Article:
By Mike Glenn
One summer, I worked for a local bottling company. Every day, I would show up and wait for the machine operator to start cranking out two-liter bottles of America’s favorite soft drinks. Bottle after bottle, case after case, truck load after truck load ran onto a circling stainless-steel platform waiting for me to grab them, stuff them in a box, stack the boxes onto a pallet and wave for the fork lift driver to come and take the full pallet away. I stacked a lot of boxes in shifts that lasted anywhere from eight to twelve hours a day, six days a week.
America, at least my little part of it, drank a lot of soft drinks.
I worked with a long-time employee named Lionel. Lionel was a tall, strong man who handled cases of two-liter soft drinks with one hand. He was quiet, and he showed up and worked hard every day. Lionel had a simple philosophy of life. Take care of your business and stay out of everybody else’s business. If you asked about the latest gossip, he would shake his head and say he hadn’t heard anything about whatever you were talking about, and because it wasn’t his business, he wouldn’t be listening.
Me, on the other hand, I was a talkative young man. I wanted to know about everything. Did you know the formula to the soft drink? How many bottles a day could we put out? How many cases could we stack one on top of the other before they fell over?
Most of the time, my questions and musings would be met by Lionel’s smirk and a simple, “Shut up, college boy, and get back to work”.
Other times, he would shrug his shoulders and say, “that’s above my pay grade” and he wouldn’t say anything else except, “get back to work”. Everything, it seemed, was above Lionel’s pay grade, and if it was above his pay grade, he didn’t worry about it. In fact, he didn’t give anything that was above his pay grade a second thought. For him, there was his family, his neighborhood (he had lived there since he was a boy), his church (he loved his bishop) and the product on the pallet in front of us.
That was it. Everything else was above his pay grade.
I think of Lionel from time to time, and I marvel at how long it’s taken to me to learn Lionel’s simple philosophy of a good life.
You see, that talkative young college student has never lost his curiosity about finding the ingredients to secret formulas, and how high things can be stacked before they fall over. I wonder why there is so much evil in the world and why children get sick. I want to know why some people seem to get away with some stupid decisions while others spend the rest of their lives paying for them.I want to know what makes life worth living and what things are like when you die. I want to know a lot of things…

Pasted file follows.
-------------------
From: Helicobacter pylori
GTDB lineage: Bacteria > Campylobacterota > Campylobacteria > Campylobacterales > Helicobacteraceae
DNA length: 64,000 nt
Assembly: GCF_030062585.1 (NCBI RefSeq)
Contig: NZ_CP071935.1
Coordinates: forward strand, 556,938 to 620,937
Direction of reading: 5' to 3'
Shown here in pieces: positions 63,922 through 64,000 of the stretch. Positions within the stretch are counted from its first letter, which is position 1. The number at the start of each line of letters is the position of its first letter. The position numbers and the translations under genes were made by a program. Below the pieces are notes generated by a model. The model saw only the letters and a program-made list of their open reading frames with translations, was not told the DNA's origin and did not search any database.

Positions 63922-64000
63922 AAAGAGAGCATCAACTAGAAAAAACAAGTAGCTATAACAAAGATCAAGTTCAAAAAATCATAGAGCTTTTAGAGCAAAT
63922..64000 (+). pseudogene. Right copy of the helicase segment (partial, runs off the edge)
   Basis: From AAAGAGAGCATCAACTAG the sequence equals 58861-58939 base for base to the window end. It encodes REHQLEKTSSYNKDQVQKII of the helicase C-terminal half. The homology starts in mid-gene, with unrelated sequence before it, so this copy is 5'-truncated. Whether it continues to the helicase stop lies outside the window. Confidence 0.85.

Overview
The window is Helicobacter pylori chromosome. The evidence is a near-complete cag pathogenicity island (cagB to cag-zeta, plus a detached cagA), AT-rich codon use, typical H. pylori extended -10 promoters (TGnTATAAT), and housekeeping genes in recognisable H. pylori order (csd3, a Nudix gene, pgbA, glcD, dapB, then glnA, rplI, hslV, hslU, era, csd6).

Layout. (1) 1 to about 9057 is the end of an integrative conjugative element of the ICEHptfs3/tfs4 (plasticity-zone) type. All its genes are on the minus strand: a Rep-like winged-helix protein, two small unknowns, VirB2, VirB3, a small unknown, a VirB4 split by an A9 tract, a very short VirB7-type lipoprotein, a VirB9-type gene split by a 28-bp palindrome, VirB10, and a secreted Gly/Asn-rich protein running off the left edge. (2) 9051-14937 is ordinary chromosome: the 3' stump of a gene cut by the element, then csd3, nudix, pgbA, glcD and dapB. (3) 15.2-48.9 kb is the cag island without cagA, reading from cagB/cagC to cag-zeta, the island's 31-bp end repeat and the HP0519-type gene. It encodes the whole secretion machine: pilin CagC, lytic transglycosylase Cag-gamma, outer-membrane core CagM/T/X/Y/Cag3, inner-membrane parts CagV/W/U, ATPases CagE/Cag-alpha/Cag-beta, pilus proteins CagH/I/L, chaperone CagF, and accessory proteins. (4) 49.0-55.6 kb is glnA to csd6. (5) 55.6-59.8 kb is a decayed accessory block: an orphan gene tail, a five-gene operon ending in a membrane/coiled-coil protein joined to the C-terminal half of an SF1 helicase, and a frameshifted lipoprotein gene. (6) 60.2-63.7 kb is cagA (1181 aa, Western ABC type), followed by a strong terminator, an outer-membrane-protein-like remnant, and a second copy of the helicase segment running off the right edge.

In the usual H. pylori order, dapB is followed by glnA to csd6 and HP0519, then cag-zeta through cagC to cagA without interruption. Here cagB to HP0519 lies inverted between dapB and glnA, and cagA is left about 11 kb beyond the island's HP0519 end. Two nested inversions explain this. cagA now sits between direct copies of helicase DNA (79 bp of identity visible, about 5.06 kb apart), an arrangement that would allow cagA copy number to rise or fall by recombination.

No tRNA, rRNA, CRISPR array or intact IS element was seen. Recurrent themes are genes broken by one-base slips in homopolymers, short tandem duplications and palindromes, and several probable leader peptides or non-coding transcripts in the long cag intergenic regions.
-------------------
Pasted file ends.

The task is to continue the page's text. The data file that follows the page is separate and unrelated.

…and every one of them are above my pay grade.
I’m not the only person who asks questions above their pay grade. Once, Peter wanted to know what was going to happen to John and Jesus said, in so many words, “That’s above your pay grade. Now, get back to work”. That, of course, is my very loose Southern translation, but it captures the gist of Jesus’ conversation with Peter.
And it captures a lot of Jesus’ conversations with me. “That’s above your pay grade. Now, get back to work”.
While I’m pondering the existence of evil, I overlook the wounded person right in front of me. What’s more evil – the dark power that caused the wound or the casual darkness that keeps me from seeing the wounded person?
While I’m pondering the causes of world hunger, why don’t I feed the hungry who live in my own neighborhood?
Sometimes, I think we hide behind these unsolved mysteries to keep us from engaging in the real opportunities of ministry right in front of us. Why? Because talking about the great questions is a lot easier than dealing with real people in real community.
We can talk about humanity’s inhumanity.
We can blame the Republicans.
We can blame the Democrats.
And we can go home feeling justified by the intense discussions we’ve had. If you talk long enough and passionately enough, it almost feels like work. Yet, nothing really changed.
But as Lionel would remind me, there’s a pallet to fill right in front of me. There are cases to fill and trucks to load. That’s what I was hired to do. Everything else is above my pay grade.
There are lost people who need to be brought home.
There are wounded people to be bandaged.
There are angry people to be heard.
There are those who’ve been abandoned to be rescued.
That’s what I was called to do. That’s what you were called to do. Everything else is above our pay grade.
For whatever reason, Christ has trusted me with this little part of His world. That’s all. So, it’s back to work.
We’ll just have to learn to trust Jesus with everything that’s about our pay grade.
And everything else is above our pay grade.